A ground-breaking genius in many genres including funk, jazz, and ambient, Herbie Hancock is in tune with his audience at this Edinburgh International Festival gig, as he relishes in not only his own shortage of limitations but more so, that of his band. With promises of allowing the audience to gaze down a telescope at the work we are about to bear witness, Hancock surprisingly does not oversell.
Commencing the set with a 25-minute overture that Hancock alluded would
pull in various aspects of his work, it’s soon established that this is simply
miles above the standard new album plug gig, with an artist respected and
reputed, feeling the pull of where he and his super-tight band want to take us. And with James Genus on bass, Lionel Loueke on guitar as well as Justin
Tyson on drums, who could blame him.
With a classic jazz set-up, though fresh in their approach to each of their
instruments, the arrangements are predictably sparse in sound until Hancock gets going on that Korg, and the swells begin. Wayne Shorter’s Footprints follows this epic meander through Hancock’s mind, journeying us to the ‘good stuff,’ meaning those solos that would astound audience members across The Playhouse.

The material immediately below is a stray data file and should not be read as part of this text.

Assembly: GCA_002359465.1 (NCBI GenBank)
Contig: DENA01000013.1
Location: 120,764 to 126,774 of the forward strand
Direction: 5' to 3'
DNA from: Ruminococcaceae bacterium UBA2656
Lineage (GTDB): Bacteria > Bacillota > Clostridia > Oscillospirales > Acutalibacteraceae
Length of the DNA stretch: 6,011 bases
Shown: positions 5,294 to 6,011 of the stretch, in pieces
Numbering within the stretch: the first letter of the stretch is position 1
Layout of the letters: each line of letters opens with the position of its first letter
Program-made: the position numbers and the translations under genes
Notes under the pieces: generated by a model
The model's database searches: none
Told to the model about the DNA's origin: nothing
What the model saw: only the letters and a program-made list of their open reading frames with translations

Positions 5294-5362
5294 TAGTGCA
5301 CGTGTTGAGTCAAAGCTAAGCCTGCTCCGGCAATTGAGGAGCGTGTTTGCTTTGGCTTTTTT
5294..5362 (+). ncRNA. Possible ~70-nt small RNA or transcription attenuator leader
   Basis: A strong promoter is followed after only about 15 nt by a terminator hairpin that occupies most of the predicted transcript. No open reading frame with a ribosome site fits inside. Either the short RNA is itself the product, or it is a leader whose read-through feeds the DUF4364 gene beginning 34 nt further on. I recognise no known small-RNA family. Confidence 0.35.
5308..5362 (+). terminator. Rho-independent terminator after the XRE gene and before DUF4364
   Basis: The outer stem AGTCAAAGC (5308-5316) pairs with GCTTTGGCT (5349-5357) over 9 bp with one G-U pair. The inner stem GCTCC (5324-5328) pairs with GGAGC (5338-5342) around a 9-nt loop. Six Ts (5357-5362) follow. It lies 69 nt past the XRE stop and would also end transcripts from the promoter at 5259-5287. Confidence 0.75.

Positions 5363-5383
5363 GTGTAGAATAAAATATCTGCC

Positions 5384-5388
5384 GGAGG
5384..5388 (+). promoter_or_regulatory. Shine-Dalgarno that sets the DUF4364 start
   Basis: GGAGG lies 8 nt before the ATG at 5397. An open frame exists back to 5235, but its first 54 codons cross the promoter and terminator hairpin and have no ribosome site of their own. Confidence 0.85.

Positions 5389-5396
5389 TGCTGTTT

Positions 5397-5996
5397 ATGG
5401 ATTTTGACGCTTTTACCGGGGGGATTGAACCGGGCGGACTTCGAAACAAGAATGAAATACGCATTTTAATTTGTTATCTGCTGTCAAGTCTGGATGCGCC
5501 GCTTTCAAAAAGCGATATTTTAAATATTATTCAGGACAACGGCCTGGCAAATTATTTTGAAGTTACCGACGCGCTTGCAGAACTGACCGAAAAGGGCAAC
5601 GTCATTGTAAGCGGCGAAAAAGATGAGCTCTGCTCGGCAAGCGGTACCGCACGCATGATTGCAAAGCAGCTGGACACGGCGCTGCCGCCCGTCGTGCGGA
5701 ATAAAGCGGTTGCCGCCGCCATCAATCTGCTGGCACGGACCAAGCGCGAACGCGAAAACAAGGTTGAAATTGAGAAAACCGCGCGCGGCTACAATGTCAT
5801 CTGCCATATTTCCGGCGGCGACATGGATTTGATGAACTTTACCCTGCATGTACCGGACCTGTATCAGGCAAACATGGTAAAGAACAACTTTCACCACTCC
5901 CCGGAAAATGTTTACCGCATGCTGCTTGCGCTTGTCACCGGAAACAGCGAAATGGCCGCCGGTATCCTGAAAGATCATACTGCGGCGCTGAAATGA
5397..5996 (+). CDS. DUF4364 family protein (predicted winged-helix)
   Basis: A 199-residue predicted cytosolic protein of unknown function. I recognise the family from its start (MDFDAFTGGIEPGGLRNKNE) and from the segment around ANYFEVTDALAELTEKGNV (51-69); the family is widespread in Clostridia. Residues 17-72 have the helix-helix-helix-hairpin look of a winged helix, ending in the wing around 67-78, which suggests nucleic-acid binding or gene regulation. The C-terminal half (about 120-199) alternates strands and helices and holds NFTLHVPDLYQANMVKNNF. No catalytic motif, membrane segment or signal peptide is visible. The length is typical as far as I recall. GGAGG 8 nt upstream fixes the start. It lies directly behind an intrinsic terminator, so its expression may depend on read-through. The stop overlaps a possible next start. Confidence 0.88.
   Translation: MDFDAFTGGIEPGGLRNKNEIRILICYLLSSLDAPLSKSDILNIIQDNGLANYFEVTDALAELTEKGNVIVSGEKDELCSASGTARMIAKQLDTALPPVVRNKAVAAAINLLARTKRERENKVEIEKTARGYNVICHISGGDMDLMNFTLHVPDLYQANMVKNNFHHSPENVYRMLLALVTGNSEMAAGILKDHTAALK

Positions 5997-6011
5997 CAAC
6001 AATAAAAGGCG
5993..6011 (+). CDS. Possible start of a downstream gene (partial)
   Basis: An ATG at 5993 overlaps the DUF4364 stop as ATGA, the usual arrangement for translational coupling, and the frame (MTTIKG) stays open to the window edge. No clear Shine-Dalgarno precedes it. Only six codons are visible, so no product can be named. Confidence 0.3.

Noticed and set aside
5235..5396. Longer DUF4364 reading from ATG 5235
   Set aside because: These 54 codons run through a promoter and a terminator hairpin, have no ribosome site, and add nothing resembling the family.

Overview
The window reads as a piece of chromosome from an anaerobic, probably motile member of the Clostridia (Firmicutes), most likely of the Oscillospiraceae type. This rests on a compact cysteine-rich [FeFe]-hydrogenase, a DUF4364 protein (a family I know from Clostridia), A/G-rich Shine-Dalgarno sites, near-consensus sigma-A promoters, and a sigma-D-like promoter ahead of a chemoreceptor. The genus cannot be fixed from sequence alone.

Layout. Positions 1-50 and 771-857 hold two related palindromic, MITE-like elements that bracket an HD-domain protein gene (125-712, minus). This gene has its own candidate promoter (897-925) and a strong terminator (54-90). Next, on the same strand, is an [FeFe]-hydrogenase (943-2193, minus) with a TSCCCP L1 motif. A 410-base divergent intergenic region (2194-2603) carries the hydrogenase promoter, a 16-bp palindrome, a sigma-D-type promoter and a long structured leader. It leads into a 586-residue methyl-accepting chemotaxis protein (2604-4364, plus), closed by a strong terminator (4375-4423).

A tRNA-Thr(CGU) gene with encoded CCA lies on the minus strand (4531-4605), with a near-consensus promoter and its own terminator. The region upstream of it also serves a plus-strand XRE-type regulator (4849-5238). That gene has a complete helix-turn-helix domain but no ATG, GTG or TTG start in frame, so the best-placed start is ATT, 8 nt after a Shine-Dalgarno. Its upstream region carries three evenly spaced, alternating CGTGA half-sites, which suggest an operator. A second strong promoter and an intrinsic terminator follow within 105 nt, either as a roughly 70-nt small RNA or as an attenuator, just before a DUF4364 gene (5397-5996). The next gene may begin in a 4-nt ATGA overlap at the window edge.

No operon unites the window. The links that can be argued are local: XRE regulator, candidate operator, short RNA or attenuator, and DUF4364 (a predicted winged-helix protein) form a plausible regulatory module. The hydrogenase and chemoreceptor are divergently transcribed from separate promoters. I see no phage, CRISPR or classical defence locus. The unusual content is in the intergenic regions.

Actual Proof is a classic mix of Hancock, a culmination of the discordant, jazz, improv, harmonies, funk and mixed tempos that all illuminate the work of this great jazz legend. However, it’s Justin Tyson that gets the real spotlight, as he delves into a solo that makes us all realise why he’s sought after by musicians such as Kamasi Washington. It’s an astounding solo that renders him on par with the others on stage, manoeuvring his way across the drum kit in that sports jumper hinting at the age of the legend we are all witnessing (Hancock is 82 by the way, not simply 81).
Come Running to Me is the first track on the set list whereby we are exposed to Hancock’s vocals but certainly not in their full nakedness. His use of vocoder in his work is brought in for this song, throwing more discord into this night of extraordinary music. James Genus’ solo perhaps is the first to throw us outside of the jazz zone into more poignant, indie alternative sounds, as the deep muffled tones of that bass aren’t notably dissimilar to those of Jonny Greenwood on a Radiohead track. And with that flawless instrumentation and technique, Genus holds the same kudos, filling the room with that gorgeous sound.
However, as solos go it’s guitarist, Lionel Loueke ,that raises the bar, creating noises with both mouth and guitar during snippets of Rockit that seem improbable for most of us in that room, including Herbie. There’s a sense of awe in the room, as we all witness this unique creation of sounds that ultimately works us up to a standing ovation at the end of the night. With Herbie on the keytar to conclude the night’s events with some light
entertainment and dancing, it’s obvious that the audience are bowled over by Hancock’s itinerary for the Edinburgh International Festival gig.